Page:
Author: Jeslyn Guo
October is National Cybersecurity Awareness Month! In our previous article (make this a link to the previous article), we detailed the history behind this national event. Additionally, we discussed critical information about Week 1: Be Cyber Smart and Week 2: Phight the Phish. If you are interested in learning more about these topics, feel free to check it out before proceeding!
The theme of Week 3 is explore, experience, and share. The goal for this week is to highlight the roles of cybersecurity practitioners in our world today and to share the increasing opportunities for those interested in cyber.
Cybersecurity is one of the most diverse and growing fields today. It truly is a field for everyone, with a wide range of skills in demand. As technology is rapidly advancing and our cyberspace is becoming more intricate, there is greater demand for cybersecurity professionals than there are people to fill the jobs!
Working in cybersecurity is not simply coding behind a computer all day – it is much more than that. Cybersecurity is needed in every large corporation or business, meaning that it can intersect with almost any other field. Some notable examples include medical device cybersecurity and cyber for banking. To learn more about pursuing a career in cybersecurity and discover various career paths, check out our other blog posts!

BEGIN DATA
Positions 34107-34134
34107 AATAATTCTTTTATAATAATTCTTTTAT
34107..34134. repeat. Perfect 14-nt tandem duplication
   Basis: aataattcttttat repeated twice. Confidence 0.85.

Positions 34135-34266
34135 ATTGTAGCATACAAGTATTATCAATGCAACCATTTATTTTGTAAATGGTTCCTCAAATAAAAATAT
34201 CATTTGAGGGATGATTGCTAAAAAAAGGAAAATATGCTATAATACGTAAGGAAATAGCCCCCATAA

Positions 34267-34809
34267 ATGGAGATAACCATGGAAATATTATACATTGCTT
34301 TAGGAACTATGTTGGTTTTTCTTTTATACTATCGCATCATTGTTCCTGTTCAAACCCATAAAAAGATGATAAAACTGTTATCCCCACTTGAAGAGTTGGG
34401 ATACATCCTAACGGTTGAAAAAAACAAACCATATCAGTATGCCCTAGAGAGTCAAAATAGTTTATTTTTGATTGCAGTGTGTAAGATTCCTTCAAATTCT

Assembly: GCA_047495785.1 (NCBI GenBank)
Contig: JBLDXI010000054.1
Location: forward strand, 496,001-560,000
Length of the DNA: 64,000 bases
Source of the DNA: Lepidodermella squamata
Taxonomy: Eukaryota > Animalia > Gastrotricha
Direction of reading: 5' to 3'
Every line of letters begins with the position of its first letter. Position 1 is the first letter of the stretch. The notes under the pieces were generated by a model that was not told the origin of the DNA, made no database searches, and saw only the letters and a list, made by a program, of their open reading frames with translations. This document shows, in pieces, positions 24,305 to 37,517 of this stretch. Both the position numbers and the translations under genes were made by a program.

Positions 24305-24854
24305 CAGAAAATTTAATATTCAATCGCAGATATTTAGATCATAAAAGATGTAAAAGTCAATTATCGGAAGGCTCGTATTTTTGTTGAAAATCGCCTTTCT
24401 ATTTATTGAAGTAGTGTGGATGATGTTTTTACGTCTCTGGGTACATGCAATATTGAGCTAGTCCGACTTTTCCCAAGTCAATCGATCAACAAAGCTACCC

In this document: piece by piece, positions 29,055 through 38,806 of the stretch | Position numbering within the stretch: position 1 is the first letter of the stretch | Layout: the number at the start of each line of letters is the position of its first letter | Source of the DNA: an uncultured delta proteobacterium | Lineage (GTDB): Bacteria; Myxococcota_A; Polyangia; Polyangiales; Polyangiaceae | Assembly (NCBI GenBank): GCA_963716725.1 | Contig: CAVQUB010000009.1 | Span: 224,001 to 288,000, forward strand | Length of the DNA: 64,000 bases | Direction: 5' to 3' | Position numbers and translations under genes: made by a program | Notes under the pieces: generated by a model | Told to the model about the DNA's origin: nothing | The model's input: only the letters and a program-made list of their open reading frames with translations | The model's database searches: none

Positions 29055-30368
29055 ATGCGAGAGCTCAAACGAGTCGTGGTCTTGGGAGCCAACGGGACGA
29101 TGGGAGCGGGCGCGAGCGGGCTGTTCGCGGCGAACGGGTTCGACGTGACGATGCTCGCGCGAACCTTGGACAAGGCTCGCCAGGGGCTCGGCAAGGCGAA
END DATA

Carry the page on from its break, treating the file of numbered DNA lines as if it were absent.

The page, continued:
The theme of Week 4 is cybersecurity first, about strengthening the existing systems that keep our nation’s safe. It is crucial to keep cybersecurity at the forefront of our thoughts as we move forward in the digital era. Prior to creating an online account, purchasing a new device, or downloading a new app, stop to consider the necessary steps to protect your privacy and security. Cybersecurity cannot be an afterthought!
Mobile devices, due to their widespread popularity, are some of the most susceptible systems to attacks. When purchasing a new device, make sure to keep your phone locked through password and only install apps from trusted sites (App Store, iTunes, etc.).
Downloading applications that are unreliable may download a virus onto your mobile device, giving up sensitive information. Additionally, avoid keeping information like credit card passwords or other confidential data on your mobile device as it is small and more vulnerable to being stolen. Finally, this applies not only to operating mobile devices, but be sure to only join WiFi networks that are secure and you trust. Public WiFI can sometimes be unencrypted and be susceptible to hacks.
We are more interconnected than ever, yet with this power comes great responsibility. This October is a great time to reflect, assess, and learn about our growing interconnectedness and your own personal cybersecurity. Keeping our cyberspace safe is a shared duty, and we must each do our own part to stay safe.